From Splash 247:
The creation of the Ocean Alliance – a new container grouping involving China Lines, OOCL, Evergreen, APL and CMA CGM, has hit a speed bump.
William Doyle, FMC Commissioner, said, ”We’ve been down this road before with language proposed but not implemented by the P3 Alliance and the language in the existing 2M Alliance.”
The Federal Maritime Commission (FMC) in the US has made a request for additional information on the alliance make-up, which will delay approval from the US by a likely two months.
Commissioner William Doyle explained: “I pay special attention to competition matters especially to small businesses, downstream
participants and the upstream – supplier and vendor markets. We’ve been down this road before with language proposed but not implemented by the P3 Alliance and the language in the existing 2M Alliance. I’d like to see fair dealing and transparency in how the parties handle negotiations with third parties, suppliers, small businesses, and other service providers. Using their proposed buying power through proposed joint purchasing agreements could harm both downstream and upstream participants.”
The delay is unlikely to lead to the planned April 2017 launch date of the Ocean Alliance being pushed back however.
More at this link
From the Journal of Commerce:
Maersk isn’t the only carrier with a terminal relationship [with APM Terminals], with its three closest rivals all involved in the port business — essentially bolt-ons to their core container businesses and with much lower profiles. Mediterranean Shipping Co. owns 65 percent of Terminal Investments — U.S.-based Global Infrastructure Partners acquired a 35 percent stake for $1.9 billion in 2013. CMA CGM owns 51 percent of Terminal Link, with the remainder held by China Merchant Holdings and the French carrier itself is 24 percent owned by Turkey’s Yildirim group whose Yilport subsidiary is racing up the terminal rankings. The newly merged China Cosco Shipping Group owns Cosco Shipping Ports, the former Cosco Pacific, which has been expanding into Europe, most notably transforming the sleepy Greek port of Piraeus into a top European transshipment hub.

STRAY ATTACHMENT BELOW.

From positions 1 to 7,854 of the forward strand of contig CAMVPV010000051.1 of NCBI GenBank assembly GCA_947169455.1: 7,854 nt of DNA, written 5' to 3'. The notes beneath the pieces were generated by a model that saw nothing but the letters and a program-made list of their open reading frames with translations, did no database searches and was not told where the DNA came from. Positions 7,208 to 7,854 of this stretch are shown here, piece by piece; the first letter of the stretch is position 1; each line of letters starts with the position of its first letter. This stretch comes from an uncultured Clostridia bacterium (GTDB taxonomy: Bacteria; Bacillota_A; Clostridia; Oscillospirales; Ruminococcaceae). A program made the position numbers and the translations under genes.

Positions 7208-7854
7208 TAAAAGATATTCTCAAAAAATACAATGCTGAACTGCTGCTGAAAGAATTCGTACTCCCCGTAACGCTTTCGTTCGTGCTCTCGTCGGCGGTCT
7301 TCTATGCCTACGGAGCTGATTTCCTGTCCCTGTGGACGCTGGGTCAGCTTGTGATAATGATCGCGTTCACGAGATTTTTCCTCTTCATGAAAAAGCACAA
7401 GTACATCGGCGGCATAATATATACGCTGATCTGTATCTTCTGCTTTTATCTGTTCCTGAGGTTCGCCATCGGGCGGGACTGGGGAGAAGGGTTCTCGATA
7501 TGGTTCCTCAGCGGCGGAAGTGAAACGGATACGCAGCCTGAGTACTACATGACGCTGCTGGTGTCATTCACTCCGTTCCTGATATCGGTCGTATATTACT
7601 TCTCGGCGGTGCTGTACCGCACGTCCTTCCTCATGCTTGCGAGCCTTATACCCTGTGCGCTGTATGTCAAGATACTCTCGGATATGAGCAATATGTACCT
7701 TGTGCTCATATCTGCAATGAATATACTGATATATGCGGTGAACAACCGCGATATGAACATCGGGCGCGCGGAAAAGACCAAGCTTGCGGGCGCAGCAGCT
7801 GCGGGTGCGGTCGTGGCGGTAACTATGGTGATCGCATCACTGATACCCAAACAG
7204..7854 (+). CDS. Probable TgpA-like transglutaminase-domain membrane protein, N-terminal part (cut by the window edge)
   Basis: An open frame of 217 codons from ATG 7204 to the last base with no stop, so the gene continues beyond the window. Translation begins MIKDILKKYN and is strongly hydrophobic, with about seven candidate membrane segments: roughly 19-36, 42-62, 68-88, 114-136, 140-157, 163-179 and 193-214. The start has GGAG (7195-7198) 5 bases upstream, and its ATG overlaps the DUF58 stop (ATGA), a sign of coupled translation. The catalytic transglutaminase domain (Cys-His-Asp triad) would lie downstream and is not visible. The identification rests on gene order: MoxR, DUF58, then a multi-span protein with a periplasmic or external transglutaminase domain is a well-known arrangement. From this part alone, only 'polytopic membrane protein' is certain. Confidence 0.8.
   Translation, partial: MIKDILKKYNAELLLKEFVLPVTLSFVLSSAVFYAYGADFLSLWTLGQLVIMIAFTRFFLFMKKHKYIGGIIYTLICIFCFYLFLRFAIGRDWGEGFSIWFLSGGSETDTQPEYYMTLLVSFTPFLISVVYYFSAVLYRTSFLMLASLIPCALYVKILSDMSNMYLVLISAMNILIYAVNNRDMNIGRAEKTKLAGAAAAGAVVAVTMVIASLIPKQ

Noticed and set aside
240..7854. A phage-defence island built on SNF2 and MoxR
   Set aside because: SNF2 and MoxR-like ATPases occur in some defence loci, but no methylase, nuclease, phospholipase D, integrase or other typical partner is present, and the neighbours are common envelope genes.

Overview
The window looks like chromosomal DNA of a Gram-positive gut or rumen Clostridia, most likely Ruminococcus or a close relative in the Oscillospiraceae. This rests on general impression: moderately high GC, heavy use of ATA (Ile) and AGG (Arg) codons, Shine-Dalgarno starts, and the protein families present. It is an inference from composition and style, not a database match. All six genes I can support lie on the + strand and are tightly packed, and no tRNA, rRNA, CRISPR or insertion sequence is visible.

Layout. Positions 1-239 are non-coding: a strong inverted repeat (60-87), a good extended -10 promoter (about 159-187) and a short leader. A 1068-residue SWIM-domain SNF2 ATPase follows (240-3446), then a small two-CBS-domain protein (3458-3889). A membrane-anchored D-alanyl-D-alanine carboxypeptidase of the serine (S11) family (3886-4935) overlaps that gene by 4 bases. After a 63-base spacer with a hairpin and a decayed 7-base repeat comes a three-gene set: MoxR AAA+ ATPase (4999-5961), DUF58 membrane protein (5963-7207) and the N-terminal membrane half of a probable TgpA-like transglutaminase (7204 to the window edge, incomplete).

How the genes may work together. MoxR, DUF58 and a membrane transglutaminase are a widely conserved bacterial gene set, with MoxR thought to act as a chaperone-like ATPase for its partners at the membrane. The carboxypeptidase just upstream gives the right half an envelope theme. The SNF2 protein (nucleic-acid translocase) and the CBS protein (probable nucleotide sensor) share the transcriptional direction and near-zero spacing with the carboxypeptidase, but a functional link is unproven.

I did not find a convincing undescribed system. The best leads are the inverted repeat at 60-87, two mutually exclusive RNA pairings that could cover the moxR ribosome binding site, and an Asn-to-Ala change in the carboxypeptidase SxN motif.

More at the JOC
Excerpts from Bloomberg:
Hanjin Shipping Co. is hardly a bellwether in the world of container movers. As lenders halt all support this week, the South Korean company is now emerging as a symbol of the slump that has plagued the industry since the global financial crisis.
Creditors led by Korea Development Bank will end their backing of South Korea’s largest container-shipping company, which may still need as much as 1.3 trillion won ($1.2 billion) in cash to roll over debt after losses in four of the last five years. Hanjin Shipping’s board is set to meet Wednesday to decide whether to apply for court receivership, the company said late Tuesday.